Banking on Ombudsman


The position of ombudsman was originally created in Sweden in the 1800s and known as ombudsperson, ombud, ombuds or public advocate.  The Riksdag (Swedish parliament) appointed an Ombudsman to resolve difficult problems in the absence of the country’s abducted king. In more recent times, ombuds programmes have been created throughout the world to assist citizens, consumers and employees who wish to address concerns about administrative actions or the lack thereof.

In the United States, various types of ombuds functions are utilised in the state and the local governments, nursing homes, the media, colleges and universities, corporations, prisons, and agencies of the federal government. During the period of nationwide campus unrest in the late 1960s and early 1970s, a number of universities established ombuds programmes in an attempt to respond to demands for a neutral, confidential and safe place to discuss concerns and voice complaints.

The Government of Sindh, while taking a lead role in the recent lifting of the ban on student unions and anticipated violence (imaginary or otherwise) expected in the campuses of universities and colleges, would be well advised to establish ombuds in all of them or at least in the major ones, to begin with.

In Pakistan, the establishment of an ombudsman institution had been advocated for some time, before Article 276 of the Interim Constitution of 1972 provided for the appointment of the Federal Ombudsman (Wafaqi Mohtasib) and the Provincial Ombudsman. The constitution of 1973 also provided for a Federal Ombudsman and the institution was eventually created through the Establishment of the Office of Wafaqi Mohtasib (Ombudsman) Order, 1983 (President’s Order No. 1 of 1983), which is now a part of the Constitution of Pakistan by virtue of Article 270-A. It started functioning on 8 August 1983. A former Chief Justice of the Lahore High Court, Justice (R) Sardar Muhammad Iqbal was the first Federal Ombudsman of Pakistan. He was also a member of the Punjab University’s Syndicate. The present Honourable Wafaqi Mohtasib is Mr. Ejaz Ahmad Qureshi.

Basically, the function of the Federal Ombudsman is to provide speedy and expeditious relief to citizens by redressing their grievances, to promote good governance and, more importantly, provide it free of cost. As per the Federal Ombudsman Institutional Reforms Act 2013, the Federal Ombudsman enjoys administrative and financial autonomy. If one were to draw an analogy with the conventional justice system, the Federal Ombudsman enjoys the status of the Supreme Court; wherein an order by the Federal Ombudsman, while a review is permissible, the appeal lies with the President of Pakistan.

The Wafaqi Mohtasib’s purpose is to institutionalise a system for enforcing administrative accountability through investigating and rectifying any injustice done to a person through “maladministration” by a Federal Agency or a Federal Government official. Appointed by the President, the Federal Ombudsman holds office for four years. This term cannot be extended or renewed.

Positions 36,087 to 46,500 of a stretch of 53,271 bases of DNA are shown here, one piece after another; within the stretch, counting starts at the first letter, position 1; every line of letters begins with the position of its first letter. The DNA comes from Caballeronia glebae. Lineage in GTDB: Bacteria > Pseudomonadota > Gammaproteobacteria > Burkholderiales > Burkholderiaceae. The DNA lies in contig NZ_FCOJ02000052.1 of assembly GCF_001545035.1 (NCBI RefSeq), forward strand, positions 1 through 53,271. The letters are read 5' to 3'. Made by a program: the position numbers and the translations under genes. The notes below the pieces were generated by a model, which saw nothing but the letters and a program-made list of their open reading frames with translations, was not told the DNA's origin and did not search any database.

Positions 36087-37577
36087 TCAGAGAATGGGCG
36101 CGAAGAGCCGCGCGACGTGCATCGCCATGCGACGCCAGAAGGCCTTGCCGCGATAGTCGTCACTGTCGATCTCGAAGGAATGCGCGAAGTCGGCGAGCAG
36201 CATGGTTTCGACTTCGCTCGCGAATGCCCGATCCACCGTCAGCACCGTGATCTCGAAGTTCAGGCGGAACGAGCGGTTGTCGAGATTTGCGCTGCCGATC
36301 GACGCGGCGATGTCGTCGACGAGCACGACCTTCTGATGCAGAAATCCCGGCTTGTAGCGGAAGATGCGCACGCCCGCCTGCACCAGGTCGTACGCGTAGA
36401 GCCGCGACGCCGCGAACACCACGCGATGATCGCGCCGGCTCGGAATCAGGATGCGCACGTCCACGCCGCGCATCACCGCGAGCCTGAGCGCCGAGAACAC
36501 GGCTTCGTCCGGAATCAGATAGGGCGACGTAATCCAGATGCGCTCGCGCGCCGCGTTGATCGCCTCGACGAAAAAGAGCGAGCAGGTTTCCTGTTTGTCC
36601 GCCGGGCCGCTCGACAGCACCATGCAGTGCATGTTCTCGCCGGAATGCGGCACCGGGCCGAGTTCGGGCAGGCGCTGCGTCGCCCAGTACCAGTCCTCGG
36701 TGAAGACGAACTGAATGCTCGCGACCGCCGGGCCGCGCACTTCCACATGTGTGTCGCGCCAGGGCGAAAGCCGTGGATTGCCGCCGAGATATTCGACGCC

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President Arif Alvi has called for strengthening the role of the Wafaqi Mohtasib as a speedier and cheaper alternative to the courts.

Subsequently, the institution of the Provincial Ombudsman was established in all the provinces. The Provincial Ombudsman Sindh was created in 1991 under the Establishment of the office of Ombudsman for the Province of Sindh Act, 1991 (Sindh Act No. 1 of 1992).  Thereafter, the other provinces followed suit. (Punjab in 1996, Balochistan in 2001 and KP in 2010 — all through Ordinances).

All the above-mentioned Ombudsman offices, Federal and Provincial, were established to check maladministration in general and were not equipped to deal with cases of a specialised nature such as taxation, banking and insurance. Hence, the Federal Tax Ombudsman was established in 2000 to deal with complaints against the federal tax agencies. Thereafter, the Federal Banking Ombudsman and Federal Insurance Ombudsman were established.

Having covered the history and the background of the institution of Ombudsman in Pakistan, I would like to emphasise and reiterate its concept of providing free and speedy justice. Free because one does not have to engage a lawyer and speedy as the complaint has to be resolved within 60 days. Furthermore, complaints can be lodged online, but thereafter physical hearings take place following due process. The purpose of this article is to create awareness and encourage the people to avail the facility of these institutionalised alternate dispute resolution mechanisms in Pakistan.

An important aspect of the Federal Ombudsman institutions is that an order once passed, cannot be challenged in any court of law and an appeal rests only with the President of Pakistan. So, its stature is virtually equivalent to that of the Supreme Court.

In conclusion, the proof is in the pudding. I have tried the Federal Ombudsman, Federal Tax Ombudsman and the FBO; and obtained 100 percent relief.

Nazim F. Haji
Nazim F. Haji
The writer is a businessman, civil rights activist and the former chief of the Citizens-Police Liaison Committee (CPLC).
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